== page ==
Hepburn’s prim and proper Rose provides a perfect foil for Bogart’s irascible Charlie. She’s not about to take things lying down, hatching a far-fetched scheme to destroy the Louisa, a German gun ship that’s patrolling Lake Victoria. Despite Charlie’s (frankly reasonable) protests that they’re out-numbered and out-gunned, she remains adamant about doing her part for the war effort. Rose is the portrait of an independent woman with unshakable ideals and an indomitable spirit. While she wins Charlie over to her cause, her emotional defenses erode, and “Mr. Allnut” gradually gives way to “Charlie.”
Bogart’s Charlie represents a radical departure from the rough-and-tumble, hard-boiled roles of many of his previous films. He’s lazy, unkempt, and uncultured, with a fondness for gin. He has Rose pegged as a “crazy psalm-singing, skinny old maid,” who values business first, with pleasure a distant second. He’s a man who embraces his baser nature, whereas Rose believes that people are put on Earth to rise above nature. Charlie chooses the path of least resistance, contrasted with Rose, who prefers to go against the grain if it aligns with her ideals. In many respects, however, he’s the Bogie we’ve come to know and love. He’s someone who exists outside of the system, and doesn’t care to get involved with the rest of the world’s disputes. But, much like Rick in Casablanca, or Harry in To Have and Have Not, it only takes a good man (or woman) to push him in the right direction, and convince him otherwise.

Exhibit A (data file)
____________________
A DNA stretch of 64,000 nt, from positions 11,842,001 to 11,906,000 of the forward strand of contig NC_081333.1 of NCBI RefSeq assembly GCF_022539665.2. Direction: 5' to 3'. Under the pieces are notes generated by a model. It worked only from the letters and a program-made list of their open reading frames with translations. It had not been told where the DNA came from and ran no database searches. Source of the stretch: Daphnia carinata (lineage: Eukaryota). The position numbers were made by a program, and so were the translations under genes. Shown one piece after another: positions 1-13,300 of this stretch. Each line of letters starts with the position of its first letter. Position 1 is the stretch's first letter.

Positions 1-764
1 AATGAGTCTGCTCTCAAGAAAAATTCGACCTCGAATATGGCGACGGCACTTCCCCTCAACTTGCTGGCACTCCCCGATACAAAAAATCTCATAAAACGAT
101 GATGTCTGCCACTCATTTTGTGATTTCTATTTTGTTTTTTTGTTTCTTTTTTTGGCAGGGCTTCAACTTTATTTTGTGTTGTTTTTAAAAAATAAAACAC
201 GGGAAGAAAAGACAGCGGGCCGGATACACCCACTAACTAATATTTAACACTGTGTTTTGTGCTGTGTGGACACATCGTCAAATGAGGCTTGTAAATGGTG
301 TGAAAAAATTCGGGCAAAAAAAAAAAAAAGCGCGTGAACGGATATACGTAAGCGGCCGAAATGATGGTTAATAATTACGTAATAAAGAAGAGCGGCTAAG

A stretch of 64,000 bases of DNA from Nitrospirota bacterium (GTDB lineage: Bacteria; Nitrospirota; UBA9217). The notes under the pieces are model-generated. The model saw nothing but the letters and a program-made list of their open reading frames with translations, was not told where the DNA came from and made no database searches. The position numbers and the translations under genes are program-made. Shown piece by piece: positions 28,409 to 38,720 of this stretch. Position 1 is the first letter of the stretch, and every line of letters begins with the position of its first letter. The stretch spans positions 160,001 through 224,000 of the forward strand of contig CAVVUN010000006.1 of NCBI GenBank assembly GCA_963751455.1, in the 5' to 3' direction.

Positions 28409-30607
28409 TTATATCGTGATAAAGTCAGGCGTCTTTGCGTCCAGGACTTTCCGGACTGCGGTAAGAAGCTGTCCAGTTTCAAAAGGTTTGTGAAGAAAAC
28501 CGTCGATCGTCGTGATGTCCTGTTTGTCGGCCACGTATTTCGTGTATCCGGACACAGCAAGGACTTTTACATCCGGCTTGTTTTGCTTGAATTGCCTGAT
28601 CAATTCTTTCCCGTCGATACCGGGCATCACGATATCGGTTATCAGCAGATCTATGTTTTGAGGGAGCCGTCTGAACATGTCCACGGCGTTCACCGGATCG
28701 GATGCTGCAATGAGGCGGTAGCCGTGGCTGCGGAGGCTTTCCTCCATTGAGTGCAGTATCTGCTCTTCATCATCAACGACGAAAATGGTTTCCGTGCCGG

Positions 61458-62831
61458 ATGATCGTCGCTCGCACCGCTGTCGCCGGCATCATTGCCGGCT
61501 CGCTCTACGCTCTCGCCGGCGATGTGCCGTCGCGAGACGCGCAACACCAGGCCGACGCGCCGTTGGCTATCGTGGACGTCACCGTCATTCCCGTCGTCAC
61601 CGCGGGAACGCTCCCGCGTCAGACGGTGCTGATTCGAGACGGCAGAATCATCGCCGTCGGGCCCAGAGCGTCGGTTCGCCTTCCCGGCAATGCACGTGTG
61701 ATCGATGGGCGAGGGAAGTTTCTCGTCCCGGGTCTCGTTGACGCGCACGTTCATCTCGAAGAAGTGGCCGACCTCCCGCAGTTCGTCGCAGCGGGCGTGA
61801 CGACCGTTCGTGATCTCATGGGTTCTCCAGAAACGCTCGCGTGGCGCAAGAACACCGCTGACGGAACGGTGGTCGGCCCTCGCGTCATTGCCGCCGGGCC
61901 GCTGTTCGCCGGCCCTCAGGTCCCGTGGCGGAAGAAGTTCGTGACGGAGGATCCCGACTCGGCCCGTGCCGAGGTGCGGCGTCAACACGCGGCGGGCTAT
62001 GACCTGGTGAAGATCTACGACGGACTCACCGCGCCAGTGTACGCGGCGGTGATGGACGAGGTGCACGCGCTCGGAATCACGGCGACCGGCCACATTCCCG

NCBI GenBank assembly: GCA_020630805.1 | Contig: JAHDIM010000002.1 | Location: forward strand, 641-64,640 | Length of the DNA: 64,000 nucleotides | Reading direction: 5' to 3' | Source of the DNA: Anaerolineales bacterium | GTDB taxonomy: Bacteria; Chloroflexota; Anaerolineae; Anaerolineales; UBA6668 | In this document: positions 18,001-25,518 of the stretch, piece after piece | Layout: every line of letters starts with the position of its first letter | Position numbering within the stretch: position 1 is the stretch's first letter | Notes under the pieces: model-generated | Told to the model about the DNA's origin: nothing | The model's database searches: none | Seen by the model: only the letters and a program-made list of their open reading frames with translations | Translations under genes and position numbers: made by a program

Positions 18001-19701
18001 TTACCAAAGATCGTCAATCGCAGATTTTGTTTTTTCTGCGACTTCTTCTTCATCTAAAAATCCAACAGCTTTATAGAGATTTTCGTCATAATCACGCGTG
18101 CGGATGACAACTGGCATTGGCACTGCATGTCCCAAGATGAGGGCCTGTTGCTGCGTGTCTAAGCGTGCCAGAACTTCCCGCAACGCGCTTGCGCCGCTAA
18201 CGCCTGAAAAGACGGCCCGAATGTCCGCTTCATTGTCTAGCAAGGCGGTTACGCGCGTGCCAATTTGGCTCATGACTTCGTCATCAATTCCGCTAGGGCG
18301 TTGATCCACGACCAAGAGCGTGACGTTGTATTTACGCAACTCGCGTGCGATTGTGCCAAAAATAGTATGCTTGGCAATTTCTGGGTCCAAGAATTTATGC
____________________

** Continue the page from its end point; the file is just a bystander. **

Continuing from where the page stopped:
The unsung star of The African Queen is the titular river boat,* a rickety, temperamental old vessel, held together with spit, rags and luck. It’s one of the most memorable nautical vehicles in film history (alongside such notable examples as the U-96 in Das Boot, the Orca in Jaws and title craft in Titanic). Allan Gray’s playful score provides a perfect accompaniment to the chug-chug of the African Queen’s engine, evoking images of Rose at the tiller and Charlie coaxing it down the Ulanga River.
* If you feel a sense of déjà vu while on vacation in the Magic Kingdom, you’re not crazy. The boat from this film was the inspiration for the boats in Disneyland’s “Jungle Cruise” ride (Source: http://www.hiddenmickeys.org/disneyland/secrets/adventure/Jungle.html).
The African Queen’s (Minor Spoiler Alert!) screenplay took liberties with the book’s downbeat ending, but most viewers probably wouldn’t fault co-writers James Agee and John Huston for choosing not to have the protagonists come to the end of their arduous voyage, only to see their hopes dashed. Just when you think their goose is cooked, fate intervenes to provide an audience-pleasing conclusion. But it’s easy to excuse this deus ex machina plot device when the scene that precedes it includes one of the film’s funniest lines. The African Queen is an adventure for the ages, and a romance – a true classic in every sense of the word.